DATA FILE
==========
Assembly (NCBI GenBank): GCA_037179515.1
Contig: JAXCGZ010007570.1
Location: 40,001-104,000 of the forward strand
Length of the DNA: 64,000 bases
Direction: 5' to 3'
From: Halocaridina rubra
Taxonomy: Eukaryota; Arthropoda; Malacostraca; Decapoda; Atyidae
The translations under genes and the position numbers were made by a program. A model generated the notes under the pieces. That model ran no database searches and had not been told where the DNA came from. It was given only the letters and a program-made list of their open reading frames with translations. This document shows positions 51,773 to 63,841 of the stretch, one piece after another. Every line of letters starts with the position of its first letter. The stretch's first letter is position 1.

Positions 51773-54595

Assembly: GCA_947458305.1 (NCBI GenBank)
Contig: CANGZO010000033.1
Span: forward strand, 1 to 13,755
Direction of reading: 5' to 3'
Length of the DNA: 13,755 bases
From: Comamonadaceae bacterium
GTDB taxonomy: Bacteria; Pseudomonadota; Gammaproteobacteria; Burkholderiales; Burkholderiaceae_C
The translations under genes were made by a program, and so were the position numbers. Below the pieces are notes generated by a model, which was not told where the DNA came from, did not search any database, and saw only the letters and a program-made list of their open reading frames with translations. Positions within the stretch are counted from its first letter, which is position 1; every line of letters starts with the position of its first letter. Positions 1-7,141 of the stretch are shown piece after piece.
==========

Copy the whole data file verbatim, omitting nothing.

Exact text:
Assembly (NCBI GenBank): GCA_037179515.1
Contig: JAXCGZ010007570.1
Location: 40,001-104,000 of the forward strand
Length of the DNA: 64,000 bases
Direction: 5' to 3'
From: Halocaridina rubra
Taxonomy: Eukaryota; Arthropoda; Malacostraca; Decapoda; Atyidae
The translations under genes and the position numbers were made by a program. A model generated the notes under the pieces. That model ran no database searches and had not been told where the DNA came from. It was given only the letters and a program-made list of their open reading frames with translations. This document shows positions 51,773 to 63,841 of the stretch, one piece after another. Every line of letters starts with the position of its first letter. The stretch's first letter is position 1.

Positions 51773-54595

Assembly: GCA_947458305.1 (NCBI GenBank)
Contig: CANGZO010000033.1
Span: forward strand, 1 to 13,755
Direction of reading: 5' to 3'
Length of the DNA: 13,755 bases
From: Comamonadaceae bacterium
GTDB taxonomy: Bacteria; Pseudomonadota; Gammaproteobacteria; Burkholderiales; Burkholderiaceae_C
The translations under genes were made by a program, and so were the position numbers. Below the pieces are notes generated by a model, which was not told where the DNA came from, did not search any database, and saw only the letters and a program-made list of their open reading frames with translations. Positions within the stretch are counted from its first letter, which is position 1; every line of letters starts with the position of its first letter. Positions 1-7,141 of the stretch are shown piece after piece.